Tag: sustainable development

Sustainable development (SD) is a process for meeting human development goals while maintaining the ability of natural systems to continue to provide the natural resources and ecosystem services upon which the economy and society depend[citation needed]. While the modern concept of sustainable development is derived most strongly from the 1987 Brundtland Report, it is rooted in earlier ideas about sustainable forest management and twentieth century environmental concerns.

SWANA News

SWANA News

SWANA CEO Accepts PRECO Electronics’ 2016 Excellence in Safety Award
The Solid Waste Association of North America’s (SWANA) Executive Director and CEO, David Biderman, accepted PRECO Electronics’ Excellence in Safety Award at a ceremony at SWANA’s headquarters.

Tamara Humpherys, PRECO Electronics’ Marketing and Communications Manager, presented the award to Biderman and Jesse Maxwell, SWANA’s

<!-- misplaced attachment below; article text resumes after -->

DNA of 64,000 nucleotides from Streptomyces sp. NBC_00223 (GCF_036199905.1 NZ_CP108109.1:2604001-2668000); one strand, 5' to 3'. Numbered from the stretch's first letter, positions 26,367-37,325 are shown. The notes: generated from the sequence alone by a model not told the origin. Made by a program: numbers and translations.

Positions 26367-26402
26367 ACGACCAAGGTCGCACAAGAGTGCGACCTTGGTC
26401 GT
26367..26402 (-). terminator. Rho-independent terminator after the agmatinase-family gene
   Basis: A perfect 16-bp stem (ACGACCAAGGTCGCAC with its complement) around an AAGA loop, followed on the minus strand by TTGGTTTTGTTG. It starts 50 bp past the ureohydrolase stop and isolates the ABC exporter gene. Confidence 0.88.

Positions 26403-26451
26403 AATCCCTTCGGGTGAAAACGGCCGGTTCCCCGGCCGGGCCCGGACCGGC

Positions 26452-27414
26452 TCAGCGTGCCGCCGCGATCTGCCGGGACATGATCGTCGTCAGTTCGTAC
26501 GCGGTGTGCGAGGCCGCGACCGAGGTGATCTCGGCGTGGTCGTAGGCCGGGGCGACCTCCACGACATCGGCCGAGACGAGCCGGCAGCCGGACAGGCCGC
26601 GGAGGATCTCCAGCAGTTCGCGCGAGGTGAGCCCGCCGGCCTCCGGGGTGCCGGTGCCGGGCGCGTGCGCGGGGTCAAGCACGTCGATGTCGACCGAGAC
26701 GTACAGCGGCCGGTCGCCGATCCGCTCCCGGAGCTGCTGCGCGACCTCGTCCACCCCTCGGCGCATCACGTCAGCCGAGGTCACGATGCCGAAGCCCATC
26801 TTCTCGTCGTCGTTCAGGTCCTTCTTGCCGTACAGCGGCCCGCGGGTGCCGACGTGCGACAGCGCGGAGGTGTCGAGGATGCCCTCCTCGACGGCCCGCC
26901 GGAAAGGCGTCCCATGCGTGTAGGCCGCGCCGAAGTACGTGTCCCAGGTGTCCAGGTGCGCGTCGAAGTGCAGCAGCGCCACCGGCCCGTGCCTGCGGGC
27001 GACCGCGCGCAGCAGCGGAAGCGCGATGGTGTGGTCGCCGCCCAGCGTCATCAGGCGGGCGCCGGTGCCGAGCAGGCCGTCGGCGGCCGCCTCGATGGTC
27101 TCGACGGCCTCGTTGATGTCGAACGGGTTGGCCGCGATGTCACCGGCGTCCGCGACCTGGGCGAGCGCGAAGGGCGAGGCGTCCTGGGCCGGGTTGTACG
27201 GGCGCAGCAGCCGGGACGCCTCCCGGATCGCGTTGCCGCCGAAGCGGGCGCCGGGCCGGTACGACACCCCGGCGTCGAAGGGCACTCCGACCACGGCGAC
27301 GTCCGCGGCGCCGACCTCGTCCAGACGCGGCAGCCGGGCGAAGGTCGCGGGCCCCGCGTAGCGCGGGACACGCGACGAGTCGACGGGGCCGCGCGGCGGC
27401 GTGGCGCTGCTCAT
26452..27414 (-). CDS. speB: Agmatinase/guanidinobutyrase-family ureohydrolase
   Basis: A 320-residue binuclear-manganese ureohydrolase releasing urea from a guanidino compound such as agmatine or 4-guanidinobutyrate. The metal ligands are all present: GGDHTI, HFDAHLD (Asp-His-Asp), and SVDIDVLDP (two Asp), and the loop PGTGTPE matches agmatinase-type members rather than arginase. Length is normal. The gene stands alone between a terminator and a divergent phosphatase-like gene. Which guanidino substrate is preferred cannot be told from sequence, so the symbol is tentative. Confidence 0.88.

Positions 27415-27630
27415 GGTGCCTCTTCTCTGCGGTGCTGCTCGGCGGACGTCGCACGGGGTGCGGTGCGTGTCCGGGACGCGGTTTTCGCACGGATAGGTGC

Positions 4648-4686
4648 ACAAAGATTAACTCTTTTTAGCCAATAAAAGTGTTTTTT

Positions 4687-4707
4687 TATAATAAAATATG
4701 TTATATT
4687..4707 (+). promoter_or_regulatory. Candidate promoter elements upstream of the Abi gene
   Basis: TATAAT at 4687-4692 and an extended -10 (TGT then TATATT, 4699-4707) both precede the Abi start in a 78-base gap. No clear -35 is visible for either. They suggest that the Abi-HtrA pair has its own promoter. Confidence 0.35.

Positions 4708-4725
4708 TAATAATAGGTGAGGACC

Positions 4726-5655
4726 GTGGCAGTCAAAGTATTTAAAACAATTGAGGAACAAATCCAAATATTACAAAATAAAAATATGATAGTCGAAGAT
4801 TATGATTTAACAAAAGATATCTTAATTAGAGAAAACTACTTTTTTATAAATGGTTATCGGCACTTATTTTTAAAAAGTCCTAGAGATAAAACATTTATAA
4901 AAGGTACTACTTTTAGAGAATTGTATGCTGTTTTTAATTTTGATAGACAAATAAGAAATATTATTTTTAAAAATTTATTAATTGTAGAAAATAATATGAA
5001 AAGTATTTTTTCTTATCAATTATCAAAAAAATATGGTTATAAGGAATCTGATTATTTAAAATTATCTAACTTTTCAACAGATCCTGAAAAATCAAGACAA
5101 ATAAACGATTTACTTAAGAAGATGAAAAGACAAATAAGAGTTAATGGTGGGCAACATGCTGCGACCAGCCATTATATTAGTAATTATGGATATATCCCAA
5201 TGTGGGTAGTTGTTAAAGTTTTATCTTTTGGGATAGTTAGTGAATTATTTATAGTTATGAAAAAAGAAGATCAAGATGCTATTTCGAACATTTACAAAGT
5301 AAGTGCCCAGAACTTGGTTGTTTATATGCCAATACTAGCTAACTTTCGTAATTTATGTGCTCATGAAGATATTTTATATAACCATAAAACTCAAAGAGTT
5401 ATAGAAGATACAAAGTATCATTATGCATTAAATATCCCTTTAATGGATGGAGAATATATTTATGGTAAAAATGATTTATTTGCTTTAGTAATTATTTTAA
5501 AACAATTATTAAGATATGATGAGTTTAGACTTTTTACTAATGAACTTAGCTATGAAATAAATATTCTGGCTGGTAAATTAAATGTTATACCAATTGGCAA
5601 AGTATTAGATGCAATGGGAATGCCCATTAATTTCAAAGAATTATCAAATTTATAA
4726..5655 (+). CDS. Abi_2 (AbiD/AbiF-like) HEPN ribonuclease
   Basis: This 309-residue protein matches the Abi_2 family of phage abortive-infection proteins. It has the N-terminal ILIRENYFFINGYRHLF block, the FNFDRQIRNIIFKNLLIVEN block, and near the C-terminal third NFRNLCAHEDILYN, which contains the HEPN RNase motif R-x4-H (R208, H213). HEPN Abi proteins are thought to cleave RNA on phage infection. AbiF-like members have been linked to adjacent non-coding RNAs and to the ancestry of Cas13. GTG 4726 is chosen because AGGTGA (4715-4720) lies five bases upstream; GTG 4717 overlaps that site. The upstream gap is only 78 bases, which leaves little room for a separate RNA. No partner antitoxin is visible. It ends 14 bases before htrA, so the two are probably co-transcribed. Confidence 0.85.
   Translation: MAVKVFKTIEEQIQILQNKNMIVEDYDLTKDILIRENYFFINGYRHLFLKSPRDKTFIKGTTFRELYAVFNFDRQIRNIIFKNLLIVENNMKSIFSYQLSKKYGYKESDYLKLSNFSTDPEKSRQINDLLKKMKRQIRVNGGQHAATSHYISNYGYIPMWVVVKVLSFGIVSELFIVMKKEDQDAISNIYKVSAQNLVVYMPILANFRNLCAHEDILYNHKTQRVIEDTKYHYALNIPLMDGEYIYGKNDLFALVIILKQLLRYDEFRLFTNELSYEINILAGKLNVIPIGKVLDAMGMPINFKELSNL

An Approach for Communities to Assess Stormwater Application and Detention Requirements for Overall Watershed Health

An Approach for Communities to Assess Stormwater Application and Detention Requirements for Overall Watershed Health

Communities, especially those with limited resources, face many issues when trying to protect their local watersheds through the use of stormwater policies. Stormwater policies that are imposed on new development have the ability to enhance a community’s overall watershed health (Ferguson 1998). However, past requirements often relate only to large

SWANA News

SWANA’s Safety Ambassador Program Named “Safety Initiative of the Year” By Waste Dive

The Solid Waste Association of North America’s (SWANA) Safety Ambassador program has been named the winner of the 2016 Dive Awards: Safety Initiative of the Year by Waste Dive, a leading industry news publisher.

Across the waste and recycling industry,

The Art of Leak Detection and the Arithmetic of Audits

The Art of Leak Detection and the Arithmetic of Audits

According to EPA, public systems face numerous challenges, including aging infrastructure, increasing regulatory requirements, water quantity and water concerns, and inadequate resources. These challenges are amplified through changes in population and climate. It is estimated that the US will need to spend upwards of $200 billion on water systems in

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